When the world was created, Genesis in the bible meant planet earth – not just the Middle East. When we look back in history, many stories of slavery, injustice, and eventual exodus of people had occurred similar to the experiences of the people of Israel. Why can’t other countries claim for themselves their promised lands? These migrants along the border have crossed the Rio Grande in pursuit of a better life in states that once belonged to their ancestors who were colonized by foreign powers.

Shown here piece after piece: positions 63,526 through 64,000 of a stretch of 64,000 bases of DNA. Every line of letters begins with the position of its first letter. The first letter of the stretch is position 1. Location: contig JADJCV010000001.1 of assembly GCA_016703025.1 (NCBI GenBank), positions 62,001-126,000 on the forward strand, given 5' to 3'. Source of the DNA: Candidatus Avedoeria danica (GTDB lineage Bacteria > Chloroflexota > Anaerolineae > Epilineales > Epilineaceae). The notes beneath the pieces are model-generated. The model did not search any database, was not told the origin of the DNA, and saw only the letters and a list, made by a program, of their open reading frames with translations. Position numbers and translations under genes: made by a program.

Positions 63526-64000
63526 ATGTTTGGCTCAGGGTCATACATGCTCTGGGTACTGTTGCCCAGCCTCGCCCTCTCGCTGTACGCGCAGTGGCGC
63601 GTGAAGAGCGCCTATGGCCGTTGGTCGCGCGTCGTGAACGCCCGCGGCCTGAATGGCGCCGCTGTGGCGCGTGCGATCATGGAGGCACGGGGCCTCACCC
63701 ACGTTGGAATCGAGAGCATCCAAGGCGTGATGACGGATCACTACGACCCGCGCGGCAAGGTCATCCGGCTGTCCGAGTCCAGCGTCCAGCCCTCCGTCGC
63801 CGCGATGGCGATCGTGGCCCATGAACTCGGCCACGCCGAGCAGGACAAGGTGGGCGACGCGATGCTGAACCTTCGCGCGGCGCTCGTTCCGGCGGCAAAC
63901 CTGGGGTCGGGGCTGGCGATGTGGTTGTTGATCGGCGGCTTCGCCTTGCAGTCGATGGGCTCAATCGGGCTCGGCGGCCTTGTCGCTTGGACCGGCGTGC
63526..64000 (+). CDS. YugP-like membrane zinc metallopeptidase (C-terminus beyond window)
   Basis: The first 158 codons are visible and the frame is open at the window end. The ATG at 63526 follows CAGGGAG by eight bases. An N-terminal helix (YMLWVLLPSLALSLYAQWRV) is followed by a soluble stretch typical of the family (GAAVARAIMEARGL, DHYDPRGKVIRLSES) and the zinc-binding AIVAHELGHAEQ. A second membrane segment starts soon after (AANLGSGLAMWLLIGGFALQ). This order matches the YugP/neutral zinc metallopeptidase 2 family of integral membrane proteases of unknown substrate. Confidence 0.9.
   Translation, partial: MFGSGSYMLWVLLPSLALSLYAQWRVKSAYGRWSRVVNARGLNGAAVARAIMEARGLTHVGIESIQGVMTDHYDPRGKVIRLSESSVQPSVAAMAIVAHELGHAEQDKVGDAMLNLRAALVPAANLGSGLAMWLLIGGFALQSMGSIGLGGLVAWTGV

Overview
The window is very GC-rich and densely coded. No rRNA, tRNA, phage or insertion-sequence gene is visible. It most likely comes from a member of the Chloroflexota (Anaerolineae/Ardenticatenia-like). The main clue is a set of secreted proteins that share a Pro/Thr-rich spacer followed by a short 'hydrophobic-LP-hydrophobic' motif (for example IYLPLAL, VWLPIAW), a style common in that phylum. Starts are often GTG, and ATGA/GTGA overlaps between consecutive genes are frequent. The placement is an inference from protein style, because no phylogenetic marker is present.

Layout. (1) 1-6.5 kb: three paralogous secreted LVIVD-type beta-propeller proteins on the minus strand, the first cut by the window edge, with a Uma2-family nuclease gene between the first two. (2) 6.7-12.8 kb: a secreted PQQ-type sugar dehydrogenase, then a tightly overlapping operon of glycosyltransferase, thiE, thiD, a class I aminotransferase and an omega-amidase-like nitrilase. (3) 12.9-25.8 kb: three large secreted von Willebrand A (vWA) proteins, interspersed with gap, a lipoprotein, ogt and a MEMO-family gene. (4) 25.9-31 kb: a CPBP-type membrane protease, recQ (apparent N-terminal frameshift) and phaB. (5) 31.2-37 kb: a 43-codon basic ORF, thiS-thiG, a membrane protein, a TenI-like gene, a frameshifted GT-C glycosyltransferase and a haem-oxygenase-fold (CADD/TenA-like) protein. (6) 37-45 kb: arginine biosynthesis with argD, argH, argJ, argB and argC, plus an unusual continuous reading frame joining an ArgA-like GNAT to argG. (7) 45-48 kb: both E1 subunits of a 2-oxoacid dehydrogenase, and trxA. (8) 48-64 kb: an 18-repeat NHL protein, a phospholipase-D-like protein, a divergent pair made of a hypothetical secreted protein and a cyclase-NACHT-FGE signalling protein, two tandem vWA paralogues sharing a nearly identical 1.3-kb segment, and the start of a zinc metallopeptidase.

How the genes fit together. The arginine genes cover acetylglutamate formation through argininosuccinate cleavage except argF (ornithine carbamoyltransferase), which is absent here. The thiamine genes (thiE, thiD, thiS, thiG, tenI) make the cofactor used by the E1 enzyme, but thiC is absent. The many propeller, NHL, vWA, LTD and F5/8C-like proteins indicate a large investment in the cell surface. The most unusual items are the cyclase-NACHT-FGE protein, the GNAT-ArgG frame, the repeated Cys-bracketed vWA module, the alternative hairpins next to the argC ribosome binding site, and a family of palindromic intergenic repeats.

The biblical Exodus is God’s self-revelation in faithfulness, grace and power over false gods of the world. God promised to be with his chosen people and that includes everyone. People of the world can’t be less (than Israel) in the eyes of the Maker because we were all created equal and to His likeness. False gods who use their powers to oppress people will have their day in judgment. “Be courageous, be strong,” God’s command to Joshua and his people should echo along the border.